Rick St. Hilaire has a good analysis of the important legal precedent this case could establish: “Federal prosecutions involving international theft or trafficking of cultural objects are rare. State prosecutions [like Weiss] are novel. That is why the current case against Arnold-Peter Weiss, involving New York state law, is worth watching. with its novel use of state law.”

NY Post headline: “Doc nab in coin caper.” Weiss was released after posting  $200,000 bail.

Almagia Objects Traced to Boston MFA, San Antonio Museum, Indiana University.

We’ve heard back from more museums about objects they acquired from Edoardo Almagia, the Italian dealer at the center of an investigation into the illicit antiquities trade.

As we’ve reported previously, the Met and Princeton University museums have recently returned more than 200 Almagia objects and fragments to Italy, some of which may be used as evidence in the criminal trial of Almagia and Princeton antiquities curator Michael Padgett. Italian investigators have also traced the dealer’s objects to the Dallas Museum of Art, and we found one at the Getty.

We can now provide details about Almagia objects at three more American museums.

BOSTON MUSEUM OF FINE ART

The Boston Museum of Fine Art has ten objects tied to Almagia, nine of which were impasto vases acquired in 1995 as donations from Jonathan Kagan, a prominent investment manager. Prior to Almagia, the objects were “said to have been purchased in Basel.” An old Swiss collection there, no doubt. A decade before donating the Almagia objects to the Met, Kagan was reportedly behind the sale of the Elmali Treasure, a vast hoard of ancient coins allegedly looted from Turkey.

Boston 1991.534

The tenth Almagia object at the Boston MFA is a lovely Roman bust of an old man made of Carraran marble from northwest Italy. The museum purchased the bust directly from Almagia in 1991. It has no documented ownership history.

Details of all the Almagia objects in Boston can be found in the MFA’s release here.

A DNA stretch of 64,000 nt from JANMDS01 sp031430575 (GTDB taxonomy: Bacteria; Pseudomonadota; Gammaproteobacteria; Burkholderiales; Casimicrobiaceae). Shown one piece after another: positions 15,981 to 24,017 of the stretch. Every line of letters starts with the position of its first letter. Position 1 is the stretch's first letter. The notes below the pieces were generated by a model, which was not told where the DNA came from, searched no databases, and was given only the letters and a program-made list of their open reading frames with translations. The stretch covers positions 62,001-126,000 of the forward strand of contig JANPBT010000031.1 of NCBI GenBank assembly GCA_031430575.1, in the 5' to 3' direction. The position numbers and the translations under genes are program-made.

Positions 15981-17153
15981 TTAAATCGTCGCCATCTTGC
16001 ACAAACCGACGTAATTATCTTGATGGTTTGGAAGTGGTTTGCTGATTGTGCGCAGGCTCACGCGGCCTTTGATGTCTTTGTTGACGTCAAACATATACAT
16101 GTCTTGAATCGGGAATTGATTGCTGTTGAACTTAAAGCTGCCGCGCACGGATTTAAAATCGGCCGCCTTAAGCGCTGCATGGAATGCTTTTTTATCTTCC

In a statement, museum spokeswoman Amelia Kantrovitz said, “Since 2000, the provenance of these objects–like virtually all objects in the Museum’s collection–has been available at mfa.org. There have been no recent discussions with Italy or Mr. Almagià about these works. The MFA’s relationship with Italy over the last 5 years has led to important loans, several of which are on view in the current exhibition ‘Aphrodite and the Gods of Love.’”

None of the 13 objects returned by Boston in 2006 came from Almagia, Kantrovitz added, though the bust shown above was among the objects discussed during negotiations.

SAN ANTONIO MUSEUM OF ART

The San Antonio Museum of Art purchased two Greek vases from Almagia in the 1980s. The first (above) is a red-figure Oinoche depicting Dionysos and a satyr attributed to the Florence Painter.

The second vase (right) is a red-figure Attic plate depicting the head of a man. As for its provenance, the museum could only say it is “said to be from Barbarano Romano,” an Etruscan necropolis in Viterbo, Italy. (You can view a panoramic image of the tombs here.)

The museum also has 54 vase fragments — also said to be from Barbarano Romano — that were purchased from Almagia in 1986 by a local attorney, Gilbert Denman Jr., who donated them to SAMA the same year.

Carlos Picon, curator of antiquities at the Met